In Cambodia, awareness about environment turns fisherman into defender of the river.
Kem Soth and his wife Phun Lai used to buy fish off the boats along the Mekong River to sell in local markets near their home in Kratie province. A few years ago, he noticed something: While most of the fishers would come in with two or three kilos (five or six pounds) of fish, he saw one boat that consistently had 30 or 40 kilos. “I was wondering why they caught so many fish every day,” Soth, 37, says.
So he asked. “’Electrocution,’ the fisherman told me,” Soth says. With the secret now out, this boat captain and his crew invited Soth to join them.
It was a tempting offer. Soth and Phun Lai have five children, and making ends meet selling fish is not easy in Sambor, the district where they live near Kratie city. The family is from the Kouy indigenous group, many of whom rely on fishing for their livelihoods.
Electrocuting fish, however, is illegal. But Soth considered it, because fish catches had been dwindling and there was more and more economic pressure on his household. “They said if I want to have more fish and earn more money, I have to join them.”
The offer was too hard to pass up. The fisherman told Soth to wait in his boat at the river behind his home, a typical house raised up on stilts to stay above the rainy season flood waters. When the fishermen arrived, they had powerful batteries and an illegal fishing net. (An illegal fishing net is more than 50 meters long, with a very tight mesh that catches even the smallest fish.) They then went to the fish spawning area near his village.
Pressure to change
Meanwhile, officials in Soth’s village, a place called Koh Khnher, were concerned about illegal fishing and the precipitous drop in fish population. The village chief was taking steps to enforce laws on his own. He suspected Soth was involved in illegal fishing, so he approached Phun Lai, Soth’s wife.
“The village chief asked my wife to tell him about the location where we were fishing illegally and said he will not arrest me…but that if she did not tell him, when he caught me he would send me to prison,” Soth says.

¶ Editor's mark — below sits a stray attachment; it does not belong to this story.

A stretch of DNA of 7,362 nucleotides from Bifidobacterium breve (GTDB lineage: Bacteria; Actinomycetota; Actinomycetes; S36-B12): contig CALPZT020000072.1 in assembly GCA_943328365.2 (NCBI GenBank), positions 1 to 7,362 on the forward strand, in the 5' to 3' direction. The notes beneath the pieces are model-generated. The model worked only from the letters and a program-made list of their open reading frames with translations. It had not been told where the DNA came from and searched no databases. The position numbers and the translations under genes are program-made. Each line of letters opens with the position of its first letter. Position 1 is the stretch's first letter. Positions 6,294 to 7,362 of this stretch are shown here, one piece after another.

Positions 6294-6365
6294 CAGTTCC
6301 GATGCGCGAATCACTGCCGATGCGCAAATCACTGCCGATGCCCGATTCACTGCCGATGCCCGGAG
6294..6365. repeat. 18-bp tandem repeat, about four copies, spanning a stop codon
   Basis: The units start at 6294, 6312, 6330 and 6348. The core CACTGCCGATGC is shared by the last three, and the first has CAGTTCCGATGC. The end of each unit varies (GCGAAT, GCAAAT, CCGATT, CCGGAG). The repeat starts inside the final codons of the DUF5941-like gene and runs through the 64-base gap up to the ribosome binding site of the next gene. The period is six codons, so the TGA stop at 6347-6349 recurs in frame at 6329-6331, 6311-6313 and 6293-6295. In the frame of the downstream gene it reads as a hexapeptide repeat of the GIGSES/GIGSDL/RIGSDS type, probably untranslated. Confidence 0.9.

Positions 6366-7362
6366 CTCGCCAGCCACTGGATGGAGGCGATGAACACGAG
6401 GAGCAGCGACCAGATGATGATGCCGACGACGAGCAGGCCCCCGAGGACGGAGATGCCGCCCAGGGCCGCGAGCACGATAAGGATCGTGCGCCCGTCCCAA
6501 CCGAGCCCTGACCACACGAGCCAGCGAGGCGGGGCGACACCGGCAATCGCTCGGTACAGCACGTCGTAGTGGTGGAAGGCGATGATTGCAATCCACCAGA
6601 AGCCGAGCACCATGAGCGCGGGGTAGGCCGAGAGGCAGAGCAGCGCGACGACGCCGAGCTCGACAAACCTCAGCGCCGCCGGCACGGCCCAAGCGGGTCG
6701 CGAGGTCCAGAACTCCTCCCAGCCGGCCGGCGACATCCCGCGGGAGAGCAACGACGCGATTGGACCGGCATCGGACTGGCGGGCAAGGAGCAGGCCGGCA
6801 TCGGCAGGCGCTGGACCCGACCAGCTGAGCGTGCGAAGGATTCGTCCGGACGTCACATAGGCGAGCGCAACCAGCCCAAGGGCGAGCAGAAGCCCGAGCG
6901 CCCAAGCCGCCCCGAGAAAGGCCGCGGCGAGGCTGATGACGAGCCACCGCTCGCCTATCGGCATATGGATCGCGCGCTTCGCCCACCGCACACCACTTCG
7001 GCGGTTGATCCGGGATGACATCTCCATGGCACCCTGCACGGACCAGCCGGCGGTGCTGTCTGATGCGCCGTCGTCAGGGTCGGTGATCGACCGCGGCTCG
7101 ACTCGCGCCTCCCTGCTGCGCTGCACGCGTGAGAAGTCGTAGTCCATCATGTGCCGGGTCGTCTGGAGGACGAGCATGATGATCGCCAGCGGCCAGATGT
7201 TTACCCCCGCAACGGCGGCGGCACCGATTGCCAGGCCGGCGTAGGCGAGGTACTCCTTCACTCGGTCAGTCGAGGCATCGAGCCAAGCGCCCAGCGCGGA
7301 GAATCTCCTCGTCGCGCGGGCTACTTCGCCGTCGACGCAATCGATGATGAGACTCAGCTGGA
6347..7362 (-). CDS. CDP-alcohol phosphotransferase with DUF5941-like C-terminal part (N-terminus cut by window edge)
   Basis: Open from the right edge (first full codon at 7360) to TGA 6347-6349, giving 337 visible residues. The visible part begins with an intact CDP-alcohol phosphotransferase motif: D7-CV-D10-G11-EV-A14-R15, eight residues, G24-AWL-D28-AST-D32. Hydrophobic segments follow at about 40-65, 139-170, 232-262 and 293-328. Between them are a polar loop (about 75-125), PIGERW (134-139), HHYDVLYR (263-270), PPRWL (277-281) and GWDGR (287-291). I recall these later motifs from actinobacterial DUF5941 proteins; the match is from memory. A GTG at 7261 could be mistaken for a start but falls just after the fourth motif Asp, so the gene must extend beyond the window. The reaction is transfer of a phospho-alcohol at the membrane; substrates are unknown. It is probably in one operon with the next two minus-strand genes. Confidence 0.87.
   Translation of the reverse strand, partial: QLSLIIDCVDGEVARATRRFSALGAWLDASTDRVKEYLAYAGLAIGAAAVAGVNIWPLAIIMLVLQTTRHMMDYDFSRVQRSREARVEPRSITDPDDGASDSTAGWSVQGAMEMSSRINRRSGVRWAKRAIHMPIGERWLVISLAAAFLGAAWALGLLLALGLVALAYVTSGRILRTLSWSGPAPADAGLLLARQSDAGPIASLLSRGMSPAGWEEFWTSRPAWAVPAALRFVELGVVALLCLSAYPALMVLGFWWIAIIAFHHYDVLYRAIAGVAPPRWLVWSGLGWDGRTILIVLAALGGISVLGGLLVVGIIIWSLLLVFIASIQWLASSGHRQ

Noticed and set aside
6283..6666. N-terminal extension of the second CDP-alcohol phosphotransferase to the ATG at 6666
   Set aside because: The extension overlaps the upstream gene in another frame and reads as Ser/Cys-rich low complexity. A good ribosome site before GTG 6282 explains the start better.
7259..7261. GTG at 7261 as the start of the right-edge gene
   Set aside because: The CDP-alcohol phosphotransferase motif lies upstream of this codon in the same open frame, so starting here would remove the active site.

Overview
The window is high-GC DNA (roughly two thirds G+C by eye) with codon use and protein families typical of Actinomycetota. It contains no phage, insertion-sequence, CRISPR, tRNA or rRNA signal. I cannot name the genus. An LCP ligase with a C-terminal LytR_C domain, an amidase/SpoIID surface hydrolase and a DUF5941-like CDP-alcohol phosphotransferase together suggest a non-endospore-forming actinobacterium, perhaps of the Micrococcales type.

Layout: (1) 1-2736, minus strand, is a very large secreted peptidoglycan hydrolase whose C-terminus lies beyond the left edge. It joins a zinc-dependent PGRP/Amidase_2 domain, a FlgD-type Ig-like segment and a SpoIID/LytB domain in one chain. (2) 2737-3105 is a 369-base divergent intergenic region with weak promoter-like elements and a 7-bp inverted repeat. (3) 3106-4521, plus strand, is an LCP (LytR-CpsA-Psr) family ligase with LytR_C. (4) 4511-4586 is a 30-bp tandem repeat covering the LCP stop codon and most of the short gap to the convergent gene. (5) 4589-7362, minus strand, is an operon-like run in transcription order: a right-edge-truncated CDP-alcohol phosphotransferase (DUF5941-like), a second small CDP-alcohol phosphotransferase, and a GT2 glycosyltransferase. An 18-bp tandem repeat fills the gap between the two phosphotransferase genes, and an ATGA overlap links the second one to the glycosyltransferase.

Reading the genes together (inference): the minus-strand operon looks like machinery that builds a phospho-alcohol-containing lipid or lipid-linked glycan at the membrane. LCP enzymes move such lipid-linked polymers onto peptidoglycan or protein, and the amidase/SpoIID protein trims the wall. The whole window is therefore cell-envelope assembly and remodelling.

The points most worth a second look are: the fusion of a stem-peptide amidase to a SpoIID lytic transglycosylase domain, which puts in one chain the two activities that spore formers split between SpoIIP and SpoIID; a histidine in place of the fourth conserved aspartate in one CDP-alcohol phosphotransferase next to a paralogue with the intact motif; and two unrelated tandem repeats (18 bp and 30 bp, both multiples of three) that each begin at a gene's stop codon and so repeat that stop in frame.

The prospect of prison pushed Soth and Phun Lai into informing on the illegal fishing gang. The next night, the illegal fishermen spread their big fishing net, and started to electrocute the fish. By about 11:00 they had caught about 20 kilos (about 44 pounds) when the village chief and a few volunteers arrived and stopped them.
“I was arrested and some of those illegal fishers were also detained at the island next to the spawning ground,” Soth says. Two of the men escaped, but the village chief confiscated the illegal equipment.
“After I was detained, the village chief advised me to stop illegal fishing, and he asked me to join his team to protect the river,” Soth explains. He added that the chief argued that Soth needed to set a better example to other families in the village, and discourage others from illegal fishing. The chief warned him: If illegal fishing continues, none of the families in Koh Khnher would make a living fishing when the fish are all gone.
Since this was his first offense, when Soth committed to helping the chief, the chief did not bring the case to the authorities.
On the team
It’s been about a year since the crackdown on illegal fishing in Koh Khnher. Oxfam and its partner Northeast Rural Development (NRD) are now helping the community to establish a community fishery, an official designation granted by the government that allows community members to protect a fishery area, and enforce fishing rules.
Sambor district is a rich fishery, close to where the Mekong River connects to the vast Tonle Sap Lake. There are 62 spawning grounds in Sambor. Fish are a crucial resource to the Kouy indigenous people in Kratie province, so they are mobilizing people to protect their river and their fish.
Soth is now a member of the fishery patrolling team in Koh Khnher that was formed by NRD. He and the other volunteers on the fishery patrol participated in training programs on water management and fishery laws from NRD. He says he always participates in the regular patrols (two or three times each week) along with six or seven others. Families in the village make modest contributions (about $1 a month) to cover fuel and other costs. NRD and Oxfam have provided a boat, engine, life jackets, flashlights, rain jackets, and tools.
NRD has helped communities establish six community fisheries, and train local people to manage them on their own.
Committed to save the river
Being part of the fishery patrol has changed things for Soth. “I stopped doing any illegal fishing and I take part with other villagers to search for illegal fishing activities,” Soth says. “I can see the illegal fishing activities in my community have been decreased significantly because of our patrolling team.”
Soth is still a fisherman. He says the fish he catches earns enough profit to cover his children’s education. He and the other indigenous Kouy families consider fishing a significant part of their culture, and are concerned about fish populations because they could not imagine not having fish as part of their diet. Their lives revolve around the river.
Soth also grows vegetables like tomatoes and eggplants and corn , as well as rice, to supplement his income, in case fishing is slow.
Soth is committed to protect the river and tries his best to persuade other illegal fishers to stop their activities in the Mekong River. He said, as long as illegal fishing happens in the river, he and his Kuoy indigenous community will continue to fight.
“I hope my team and I can protect the remaining fish in the Mekong River,” Soth says.